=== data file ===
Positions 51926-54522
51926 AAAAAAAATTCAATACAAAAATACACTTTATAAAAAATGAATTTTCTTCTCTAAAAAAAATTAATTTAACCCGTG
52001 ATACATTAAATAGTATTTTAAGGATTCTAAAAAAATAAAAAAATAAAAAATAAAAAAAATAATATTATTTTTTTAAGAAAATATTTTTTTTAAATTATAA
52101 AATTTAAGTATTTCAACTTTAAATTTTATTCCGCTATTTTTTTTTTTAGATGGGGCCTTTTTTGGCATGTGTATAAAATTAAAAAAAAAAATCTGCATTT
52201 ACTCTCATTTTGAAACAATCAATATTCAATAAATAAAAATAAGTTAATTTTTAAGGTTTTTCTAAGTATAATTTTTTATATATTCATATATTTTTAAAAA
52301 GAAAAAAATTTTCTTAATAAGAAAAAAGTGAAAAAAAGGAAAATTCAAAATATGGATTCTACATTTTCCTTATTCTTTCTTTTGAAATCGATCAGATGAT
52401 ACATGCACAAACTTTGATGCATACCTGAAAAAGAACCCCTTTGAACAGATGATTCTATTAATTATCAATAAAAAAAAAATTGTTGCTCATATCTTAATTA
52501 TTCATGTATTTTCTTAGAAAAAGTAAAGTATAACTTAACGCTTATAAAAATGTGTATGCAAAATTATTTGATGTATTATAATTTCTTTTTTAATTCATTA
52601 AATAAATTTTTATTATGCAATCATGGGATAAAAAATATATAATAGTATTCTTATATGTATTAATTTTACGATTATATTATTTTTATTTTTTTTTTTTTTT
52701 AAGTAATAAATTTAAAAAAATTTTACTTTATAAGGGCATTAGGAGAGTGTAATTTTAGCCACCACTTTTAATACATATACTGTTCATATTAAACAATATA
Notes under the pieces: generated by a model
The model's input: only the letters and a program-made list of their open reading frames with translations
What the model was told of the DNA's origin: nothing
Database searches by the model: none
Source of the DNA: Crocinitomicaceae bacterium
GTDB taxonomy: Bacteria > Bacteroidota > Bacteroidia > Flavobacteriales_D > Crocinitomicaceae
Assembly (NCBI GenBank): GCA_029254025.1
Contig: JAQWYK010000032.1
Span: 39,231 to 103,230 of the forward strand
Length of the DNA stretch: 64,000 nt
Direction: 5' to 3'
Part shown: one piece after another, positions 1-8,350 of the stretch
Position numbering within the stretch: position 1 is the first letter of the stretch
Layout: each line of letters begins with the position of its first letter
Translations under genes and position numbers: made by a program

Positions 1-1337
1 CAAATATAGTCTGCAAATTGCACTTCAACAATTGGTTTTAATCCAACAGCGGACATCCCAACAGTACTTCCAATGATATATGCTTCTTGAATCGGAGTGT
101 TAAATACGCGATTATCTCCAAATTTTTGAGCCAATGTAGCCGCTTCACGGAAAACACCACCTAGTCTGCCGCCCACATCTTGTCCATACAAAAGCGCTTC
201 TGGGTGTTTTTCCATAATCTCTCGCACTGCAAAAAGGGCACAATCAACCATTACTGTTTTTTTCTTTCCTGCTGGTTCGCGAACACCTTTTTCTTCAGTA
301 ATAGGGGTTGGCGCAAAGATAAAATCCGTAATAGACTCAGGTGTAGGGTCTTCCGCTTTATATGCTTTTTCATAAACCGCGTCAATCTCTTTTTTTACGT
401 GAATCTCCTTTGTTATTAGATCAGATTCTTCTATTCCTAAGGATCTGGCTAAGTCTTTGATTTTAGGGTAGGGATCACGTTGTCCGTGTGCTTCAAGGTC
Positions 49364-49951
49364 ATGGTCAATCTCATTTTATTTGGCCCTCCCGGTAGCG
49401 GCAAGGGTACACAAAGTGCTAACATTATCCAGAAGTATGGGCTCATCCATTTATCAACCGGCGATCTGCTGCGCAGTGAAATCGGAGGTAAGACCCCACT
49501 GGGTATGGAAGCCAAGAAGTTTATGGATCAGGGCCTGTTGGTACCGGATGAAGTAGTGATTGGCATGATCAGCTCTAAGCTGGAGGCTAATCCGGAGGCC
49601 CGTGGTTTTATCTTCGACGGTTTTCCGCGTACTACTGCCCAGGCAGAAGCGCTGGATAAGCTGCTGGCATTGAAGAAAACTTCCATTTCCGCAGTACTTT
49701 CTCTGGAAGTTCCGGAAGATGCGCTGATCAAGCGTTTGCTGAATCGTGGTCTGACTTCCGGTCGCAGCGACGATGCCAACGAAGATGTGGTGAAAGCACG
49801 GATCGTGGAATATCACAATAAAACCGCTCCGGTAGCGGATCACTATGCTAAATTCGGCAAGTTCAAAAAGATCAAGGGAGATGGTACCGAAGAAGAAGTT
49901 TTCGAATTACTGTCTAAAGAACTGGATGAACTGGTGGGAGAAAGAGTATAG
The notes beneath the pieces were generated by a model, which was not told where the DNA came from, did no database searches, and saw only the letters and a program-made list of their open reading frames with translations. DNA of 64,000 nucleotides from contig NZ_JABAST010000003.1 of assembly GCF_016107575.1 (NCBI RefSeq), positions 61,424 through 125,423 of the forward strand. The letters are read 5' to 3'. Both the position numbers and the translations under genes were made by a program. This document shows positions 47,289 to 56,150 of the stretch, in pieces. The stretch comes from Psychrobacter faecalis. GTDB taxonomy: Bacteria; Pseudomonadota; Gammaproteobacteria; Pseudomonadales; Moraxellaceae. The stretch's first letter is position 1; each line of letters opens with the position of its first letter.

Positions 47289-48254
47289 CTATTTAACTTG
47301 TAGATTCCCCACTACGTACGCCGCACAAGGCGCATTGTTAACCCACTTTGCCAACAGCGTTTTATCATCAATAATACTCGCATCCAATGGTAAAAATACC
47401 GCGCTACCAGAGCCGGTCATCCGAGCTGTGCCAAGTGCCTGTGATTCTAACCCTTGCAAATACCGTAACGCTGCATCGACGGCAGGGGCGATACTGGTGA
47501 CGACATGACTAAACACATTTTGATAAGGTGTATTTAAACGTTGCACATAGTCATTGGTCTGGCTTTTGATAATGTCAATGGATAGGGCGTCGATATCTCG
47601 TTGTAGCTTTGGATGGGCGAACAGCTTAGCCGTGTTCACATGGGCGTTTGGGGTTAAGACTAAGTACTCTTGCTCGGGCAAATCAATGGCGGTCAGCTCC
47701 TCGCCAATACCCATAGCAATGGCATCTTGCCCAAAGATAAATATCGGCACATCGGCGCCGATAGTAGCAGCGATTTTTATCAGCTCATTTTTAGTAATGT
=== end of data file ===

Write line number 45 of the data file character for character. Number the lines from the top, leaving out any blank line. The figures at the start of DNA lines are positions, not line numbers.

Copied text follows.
47501 CGACATGACTAAACACATTTTGATAAGGTGTATTTAAACGTTGCACATAGTCATTGGTCTGGCTTTTGATAATGTCAATGGATAGGGCGTCGATATCTCG